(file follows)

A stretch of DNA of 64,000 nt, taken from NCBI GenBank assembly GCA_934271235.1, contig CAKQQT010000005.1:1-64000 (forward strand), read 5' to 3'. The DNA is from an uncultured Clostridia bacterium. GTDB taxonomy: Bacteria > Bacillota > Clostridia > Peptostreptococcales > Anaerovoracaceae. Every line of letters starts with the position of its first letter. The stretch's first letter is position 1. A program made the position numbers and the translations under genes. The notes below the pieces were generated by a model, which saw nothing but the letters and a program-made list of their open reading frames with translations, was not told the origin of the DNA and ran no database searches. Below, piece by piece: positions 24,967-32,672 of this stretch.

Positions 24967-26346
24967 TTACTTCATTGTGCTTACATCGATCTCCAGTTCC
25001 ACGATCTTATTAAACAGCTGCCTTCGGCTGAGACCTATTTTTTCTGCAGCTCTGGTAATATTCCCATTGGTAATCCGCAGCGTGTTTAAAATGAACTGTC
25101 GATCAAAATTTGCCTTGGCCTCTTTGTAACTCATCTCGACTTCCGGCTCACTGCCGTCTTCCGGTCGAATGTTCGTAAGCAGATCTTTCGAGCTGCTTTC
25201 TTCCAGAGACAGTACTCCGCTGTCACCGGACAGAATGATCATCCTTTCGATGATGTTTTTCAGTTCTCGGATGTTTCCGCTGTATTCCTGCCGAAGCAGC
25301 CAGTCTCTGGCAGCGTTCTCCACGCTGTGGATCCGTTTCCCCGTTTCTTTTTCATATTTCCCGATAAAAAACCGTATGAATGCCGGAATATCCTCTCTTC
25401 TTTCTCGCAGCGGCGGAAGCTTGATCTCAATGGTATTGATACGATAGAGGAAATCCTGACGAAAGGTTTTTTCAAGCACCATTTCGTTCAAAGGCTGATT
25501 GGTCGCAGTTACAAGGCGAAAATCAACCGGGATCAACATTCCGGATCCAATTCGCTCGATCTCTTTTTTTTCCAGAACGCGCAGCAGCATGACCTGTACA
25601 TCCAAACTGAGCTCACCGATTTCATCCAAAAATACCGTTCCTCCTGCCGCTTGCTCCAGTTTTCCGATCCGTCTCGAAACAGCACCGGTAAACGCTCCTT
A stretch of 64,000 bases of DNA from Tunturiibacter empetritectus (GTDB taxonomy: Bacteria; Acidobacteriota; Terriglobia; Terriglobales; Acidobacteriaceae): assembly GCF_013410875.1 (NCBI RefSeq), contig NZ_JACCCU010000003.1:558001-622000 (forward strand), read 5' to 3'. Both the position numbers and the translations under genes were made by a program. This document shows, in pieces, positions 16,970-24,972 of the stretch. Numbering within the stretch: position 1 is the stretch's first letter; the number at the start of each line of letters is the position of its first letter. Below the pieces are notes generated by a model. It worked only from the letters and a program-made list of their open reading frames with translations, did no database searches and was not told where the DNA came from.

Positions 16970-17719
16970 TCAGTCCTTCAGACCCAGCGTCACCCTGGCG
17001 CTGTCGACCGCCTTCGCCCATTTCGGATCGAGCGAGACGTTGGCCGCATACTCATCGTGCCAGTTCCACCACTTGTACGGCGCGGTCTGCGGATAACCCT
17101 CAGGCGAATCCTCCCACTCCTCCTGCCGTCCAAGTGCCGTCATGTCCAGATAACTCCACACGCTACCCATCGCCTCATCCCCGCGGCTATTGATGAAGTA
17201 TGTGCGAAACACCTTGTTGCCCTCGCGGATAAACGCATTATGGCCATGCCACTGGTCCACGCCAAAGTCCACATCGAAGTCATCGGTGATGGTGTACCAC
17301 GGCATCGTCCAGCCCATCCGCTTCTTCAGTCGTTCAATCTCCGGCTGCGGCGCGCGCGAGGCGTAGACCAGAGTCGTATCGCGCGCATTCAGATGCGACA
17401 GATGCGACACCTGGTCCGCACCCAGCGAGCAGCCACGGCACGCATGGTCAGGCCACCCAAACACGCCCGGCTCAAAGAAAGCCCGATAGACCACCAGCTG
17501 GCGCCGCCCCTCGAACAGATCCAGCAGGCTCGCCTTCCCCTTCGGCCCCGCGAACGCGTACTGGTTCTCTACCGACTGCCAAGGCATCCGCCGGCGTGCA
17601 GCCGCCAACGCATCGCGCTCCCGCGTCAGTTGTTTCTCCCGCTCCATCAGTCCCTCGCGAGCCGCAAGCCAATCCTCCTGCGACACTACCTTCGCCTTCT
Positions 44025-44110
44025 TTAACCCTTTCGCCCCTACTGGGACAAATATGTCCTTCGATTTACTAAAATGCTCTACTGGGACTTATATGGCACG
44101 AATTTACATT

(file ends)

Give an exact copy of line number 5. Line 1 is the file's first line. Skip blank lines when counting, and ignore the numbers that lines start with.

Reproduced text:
25101 GATCAAAATTTGCCTTGGCCTCTTTGTAACTCATCTCGACTTCCGGCTCACTGCCGTCTTCCGGTCGAATGTTCGTAAGCAGATCTTTCGAGCTGCTTTC